Jeff Weima, Professor of New Testament: The key word I think you’re talking about is integration. And I’d like to think, and I have some evidence to the fact that this is true, that there is a lot of good integration taking place. I know that in theology they’re working with the scriptures and they’re encouraging students to memorize key texts. I also know that in worship class, too, they’re looking at biblical texts and what principles they have for worship. That’s the kind of ideal integration that ought to take place in any education. And I’m happy to say that there’s evidence that that’s happening at Calvin Seminary.

What does it mean that Calvin Seminary has a Reformed identity? What does it mean to be Reformed? 

Jeff Sajdak: I think it’s an awareness of Scripture being very central to what we know. Knowing that God is sovereign, that He rules in all things and in all areas, that Christ is Lord in all places.

Jeff Wiema: I see our Reformed identity coming to the forefront in what we sometimes call the theological approach, using the paradigm of creation, fall, redemption, consummation.  It can also be seen in our thinking and teaching about the lordship of Jesus Christ over every aspect of life.

Wilson de Angelo Cunha, Professor of Old Testament: A theme we often emphasize within Reformed theology is the Kingdom of God. The Old Testament is full of examples of what God is doing in the world and proclaiming the Lord reigns. That’s the word of the Psalms, for example. And often, it’s proclaiming the Kingdom of God in a situation where the world has gone wrong. 

The Old Testament is not shy about pretending the world is not broken, but the Old Testament is seeking this God who reigns in prayer and in worship, and creating a community that waits for this God to put things right again.

Yudha Thianto: As I think about the way Reformed beliefs were shared and spread in the East Indies, what I see is it was not done by individuals, but instead it was done communally. Maybe it went from the clergy through the other church workers, elders, and deacons, even through itinerant catechism teachers in the villages. In all of this, I notice that Reformed theology is adaptable, but it also takes the community to accept it, to be willing to wrestle with it and ask questions. 

This is how I see covenant ‘in work.’ I’m not talking about covenant ‘of work,’ but covenant ‘in work,’ in the sense that we are covenantal people. We are in the presence of God, but we are also the ones bringing God’s covenant to each other to form the community.

How does Calvin Seminary’s Reformed scholarship prepare graduates for work in ministry? 

Ronald Feenstra: When I start my classes each semester, I make it clear that the purpose of doing theology is actually to address the pastoral needs of the church, questions that people have in their spiritual lives, moral questions that people have. Theology isn’t primarily to address intellectual issues, but it’s about trying to help us understand how Scripture and the Christian tradition can help us to address the real needs in the church.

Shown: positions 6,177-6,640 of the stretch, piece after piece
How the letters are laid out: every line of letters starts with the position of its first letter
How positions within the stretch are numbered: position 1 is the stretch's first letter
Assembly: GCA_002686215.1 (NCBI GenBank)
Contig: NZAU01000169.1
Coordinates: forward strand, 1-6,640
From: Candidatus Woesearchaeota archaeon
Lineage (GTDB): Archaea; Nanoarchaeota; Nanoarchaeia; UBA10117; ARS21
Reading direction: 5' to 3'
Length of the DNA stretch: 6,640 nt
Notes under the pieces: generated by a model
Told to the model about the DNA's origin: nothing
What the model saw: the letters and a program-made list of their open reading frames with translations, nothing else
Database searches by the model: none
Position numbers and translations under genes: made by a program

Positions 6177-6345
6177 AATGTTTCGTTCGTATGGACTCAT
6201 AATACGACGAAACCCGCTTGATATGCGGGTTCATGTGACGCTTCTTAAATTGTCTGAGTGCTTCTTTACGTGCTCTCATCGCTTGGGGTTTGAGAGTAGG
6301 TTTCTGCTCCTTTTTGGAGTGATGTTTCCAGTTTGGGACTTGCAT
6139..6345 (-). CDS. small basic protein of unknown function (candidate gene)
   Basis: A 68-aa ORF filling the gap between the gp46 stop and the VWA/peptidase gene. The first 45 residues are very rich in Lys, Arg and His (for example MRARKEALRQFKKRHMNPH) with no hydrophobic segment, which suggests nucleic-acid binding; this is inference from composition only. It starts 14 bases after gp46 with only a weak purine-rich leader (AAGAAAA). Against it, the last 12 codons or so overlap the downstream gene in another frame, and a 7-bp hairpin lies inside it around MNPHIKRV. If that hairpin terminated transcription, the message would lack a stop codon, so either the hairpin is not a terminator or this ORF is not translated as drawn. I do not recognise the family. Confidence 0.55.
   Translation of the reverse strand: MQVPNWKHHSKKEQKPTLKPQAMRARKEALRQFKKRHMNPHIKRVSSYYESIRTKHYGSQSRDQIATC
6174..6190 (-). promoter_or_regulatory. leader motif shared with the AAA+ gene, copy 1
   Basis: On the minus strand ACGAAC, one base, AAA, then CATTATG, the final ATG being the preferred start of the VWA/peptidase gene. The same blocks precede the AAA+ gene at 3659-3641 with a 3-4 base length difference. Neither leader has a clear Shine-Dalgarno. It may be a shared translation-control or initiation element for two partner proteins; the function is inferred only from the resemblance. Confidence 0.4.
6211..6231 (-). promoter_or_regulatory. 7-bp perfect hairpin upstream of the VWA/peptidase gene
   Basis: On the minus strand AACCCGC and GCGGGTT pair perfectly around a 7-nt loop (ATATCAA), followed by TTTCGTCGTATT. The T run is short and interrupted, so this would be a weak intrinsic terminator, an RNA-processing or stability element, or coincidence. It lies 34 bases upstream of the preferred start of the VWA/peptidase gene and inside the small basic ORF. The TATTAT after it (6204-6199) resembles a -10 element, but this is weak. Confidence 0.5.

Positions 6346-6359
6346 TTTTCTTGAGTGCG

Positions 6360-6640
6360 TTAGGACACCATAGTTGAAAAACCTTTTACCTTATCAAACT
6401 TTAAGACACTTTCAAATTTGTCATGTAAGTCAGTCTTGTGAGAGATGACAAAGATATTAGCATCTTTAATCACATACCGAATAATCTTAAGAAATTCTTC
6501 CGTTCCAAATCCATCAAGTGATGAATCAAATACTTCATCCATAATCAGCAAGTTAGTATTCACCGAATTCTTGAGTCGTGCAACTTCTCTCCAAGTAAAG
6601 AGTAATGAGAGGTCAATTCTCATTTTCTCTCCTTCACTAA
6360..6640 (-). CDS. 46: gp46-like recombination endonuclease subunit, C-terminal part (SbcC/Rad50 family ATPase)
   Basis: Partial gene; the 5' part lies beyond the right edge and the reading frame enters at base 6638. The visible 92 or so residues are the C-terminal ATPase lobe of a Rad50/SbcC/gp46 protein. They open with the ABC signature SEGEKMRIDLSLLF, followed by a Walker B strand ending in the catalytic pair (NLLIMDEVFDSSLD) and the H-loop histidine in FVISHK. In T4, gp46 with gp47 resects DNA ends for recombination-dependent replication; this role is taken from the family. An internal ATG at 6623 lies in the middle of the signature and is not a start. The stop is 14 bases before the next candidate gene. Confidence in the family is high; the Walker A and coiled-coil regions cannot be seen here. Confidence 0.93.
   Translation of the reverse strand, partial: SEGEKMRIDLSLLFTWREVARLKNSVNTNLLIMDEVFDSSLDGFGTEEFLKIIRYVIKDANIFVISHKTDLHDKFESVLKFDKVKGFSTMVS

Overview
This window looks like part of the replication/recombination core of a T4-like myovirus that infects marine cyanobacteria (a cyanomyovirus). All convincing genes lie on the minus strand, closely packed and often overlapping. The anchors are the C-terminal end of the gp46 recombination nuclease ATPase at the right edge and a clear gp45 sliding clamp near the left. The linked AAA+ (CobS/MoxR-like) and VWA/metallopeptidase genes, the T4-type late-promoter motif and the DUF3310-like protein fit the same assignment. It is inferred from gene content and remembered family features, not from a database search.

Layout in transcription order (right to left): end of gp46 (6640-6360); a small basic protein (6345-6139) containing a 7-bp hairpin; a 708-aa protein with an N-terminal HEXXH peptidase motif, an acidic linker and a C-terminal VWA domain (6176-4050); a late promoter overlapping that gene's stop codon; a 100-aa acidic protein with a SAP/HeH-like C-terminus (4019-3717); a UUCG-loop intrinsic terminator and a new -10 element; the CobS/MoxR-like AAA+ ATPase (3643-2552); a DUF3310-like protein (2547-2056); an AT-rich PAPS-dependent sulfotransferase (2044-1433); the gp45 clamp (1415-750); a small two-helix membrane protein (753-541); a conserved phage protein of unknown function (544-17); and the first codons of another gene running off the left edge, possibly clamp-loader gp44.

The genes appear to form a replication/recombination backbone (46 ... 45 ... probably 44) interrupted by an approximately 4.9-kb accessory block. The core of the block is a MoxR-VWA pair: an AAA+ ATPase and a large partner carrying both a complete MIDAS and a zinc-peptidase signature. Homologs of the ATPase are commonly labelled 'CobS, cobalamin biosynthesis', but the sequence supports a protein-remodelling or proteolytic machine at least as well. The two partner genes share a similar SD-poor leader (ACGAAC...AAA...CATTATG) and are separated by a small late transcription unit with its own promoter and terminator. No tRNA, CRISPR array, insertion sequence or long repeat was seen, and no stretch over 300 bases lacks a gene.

Jeff Weima: We equip future leaders to be able to handle, or have the tools to handle, the scripture text in the original languages. The historic element is really important. Revelation happens in history and in real situations in time. So, we try to equip students with knowing more about the history and the personalities and the specific churches that are being addressed.

 The problems of life are great and we can’t cover them all in, say, three years of study. So, we give students the tools by which they can come to the answers themselves.

Jul Medenblik, President: Leadership takes place in a community of faith, especially in a Reformed context. You’re not an individual leading a group, you’re actually joining a group, a covenant community, and helping that community learn, question, and discern together where God is leading your ministry.

Karin Maag: Calvin Seminary has such a strong community of students from all over the world, and this is one of the ways which we equip, not just students, but ourselves for service to the church. Our God is a big God. His church is a big church. And it encompasses people from all sorts of backgrounds. I think it’s an increasing strength of Calvin Seminary.

Cunha: When looking at the Old Testament, we often find the question, ‘Why is God forming this new people, this new community?’ And the answer comes right in Exodus 19: to be a blessing to the nations. We want our students to leave here knowing what their purpose is and what the purpose of the church is, which is to be a blessing, an instrument of God, in order to bless the whole of His creation.

Jul Medenblik: As we think about our students and what it means for them to faithfully serve in a ministry setting, we are equipping them to be a faithful witness in those communities, to help that community give testimony to God’s grace and to think about how they are being graceful people as they engage the broader community. As Professor Cunha just noted, we are forming people who are called to be a blessing, to bless their future ministry communities, wherever they might go.